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Impasse in Peace Talks With Syria May Be Helpful to BarakAired March 27, 2000 - 2:25 p.m. ET
THIS IS A RUSH TRANSCRIPT. THIS COPY MAY NOT BE IN ITS FINAL FORM AND MAY BE UPDATED.
LOU WATERS, CNN ANCHOR: Syria's leader tells President Clinton he's willing to wait for years before signing a peace agreement with Israel. Even so, as CNN Jerusalem bureau chief Walter Rodgers reports, Israel remains hopeful for a more immediate solutions.
WALTER RODGERS, CNN JERUSALEM BUREAU CHIEF (voice-over): U.S. Middle East peace envoy Dennis Ross arrived to deliver a detailed report to Israel's Prime Minister Ehud Barak on what went wrong during President Clinton's bid to bring back the Syrians to peace talks with Israel. Mr. Clinton hoped for a breakthrough at Sunday's summit with Syria's President Assad in Geneva. Later, in published comments, Assad said he was puzzled President Clinton had not carried anything new from the Israeli side.
The Israelis blame Syria.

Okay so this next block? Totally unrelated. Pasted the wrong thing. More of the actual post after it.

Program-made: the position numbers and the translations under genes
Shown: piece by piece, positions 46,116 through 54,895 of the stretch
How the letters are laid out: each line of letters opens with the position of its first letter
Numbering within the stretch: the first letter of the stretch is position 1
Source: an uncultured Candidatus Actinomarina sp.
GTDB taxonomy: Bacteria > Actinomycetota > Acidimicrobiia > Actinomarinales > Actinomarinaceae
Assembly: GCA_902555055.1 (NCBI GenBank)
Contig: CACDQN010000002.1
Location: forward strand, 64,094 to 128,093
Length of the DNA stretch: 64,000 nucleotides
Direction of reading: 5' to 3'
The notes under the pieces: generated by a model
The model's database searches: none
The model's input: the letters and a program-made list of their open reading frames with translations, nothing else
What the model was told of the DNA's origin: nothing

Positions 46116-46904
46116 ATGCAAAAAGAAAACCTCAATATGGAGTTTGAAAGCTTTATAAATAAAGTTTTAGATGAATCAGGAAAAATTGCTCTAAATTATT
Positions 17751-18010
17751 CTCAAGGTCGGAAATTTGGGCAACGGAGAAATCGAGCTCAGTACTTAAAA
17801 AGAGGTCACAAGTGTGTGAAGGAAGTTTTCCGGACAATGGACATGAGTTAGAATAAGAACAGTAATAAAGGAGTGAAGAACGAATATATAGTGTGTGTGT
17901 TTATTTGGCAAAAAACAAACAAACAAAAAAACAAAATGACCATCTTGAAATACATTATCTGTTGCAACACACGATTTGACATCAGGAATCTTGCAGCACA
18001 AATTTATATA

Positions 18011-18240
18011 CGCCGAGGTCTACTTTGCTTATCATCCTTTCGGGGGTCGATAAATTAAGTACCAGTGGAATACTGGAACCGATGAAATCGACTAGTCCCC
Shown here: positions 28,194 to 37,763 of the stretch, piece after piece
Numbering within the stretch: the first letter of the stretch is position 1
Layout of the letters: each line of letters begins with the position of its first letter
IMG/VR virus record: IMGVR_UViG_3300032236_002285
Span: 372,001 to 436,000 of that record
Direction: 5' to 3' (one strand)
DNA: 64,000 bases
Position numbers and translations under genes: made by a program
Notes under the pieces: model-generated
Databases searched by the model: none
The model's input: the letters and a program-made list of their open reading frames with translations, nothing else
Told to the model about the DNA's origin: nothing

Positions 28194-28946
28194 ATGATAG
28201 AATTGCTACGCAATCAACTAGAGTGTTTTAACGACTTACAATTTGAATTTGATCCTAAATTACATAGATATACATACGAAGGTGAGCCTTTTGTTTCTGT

YOSSI BEILIN, ISRAELI CABINET MEMBER: We now know for sure that in the next months there is no real chance to have peace between Israel and Syria.
RODGERS: Prime Minister Barak had made peace talks with Syria his top priority, but analysts suggest this impasse may help Barak, who is juggling several political hot potatoes.
GERRALD STEINBERG, POLITICAL ANALYST: It may be a good time for a breather for him to deal with his internal political issues before having to deal with the difficult external issues.
RODGERS: The Shas ultrareligious party, Mr. Barak's most powerful coalition partner, is furious because Israel's attorney general is opening a police investigation against their top rabbi. Rabbi Ovadia Iusef has been accused of incitement against a government minister at the other pole of Barak's coalition, forcing Barak to refocus more of his attentions on the home front. The political opposition was delighted because Israel gets to keep the Golan Heights and they see the prime minister as weakened.
MOSHE ARENS, LIKUD KNESSET MEMBER: It looks like even Mr. Barak cannot dictate the terms of history and specify at what time certain things will happen.
RODGERS: Still, renewed fighting north of Israel's border in Lebanon continues to command some of Mr. Barak's attention. He's committed to withdraw his army from Lebanon this summer, with or without a peace agreement with Syria, the major power broker there.
(on camera): Prime minister Barak has not given up on peace with Syria, though he says Damascus is not ready for it. So he's concentrating his peacemaking efforts now on the Palestinian track, which the Palestinians say is also stalled.
Walter Rodgers, CNN, Jerusalem.
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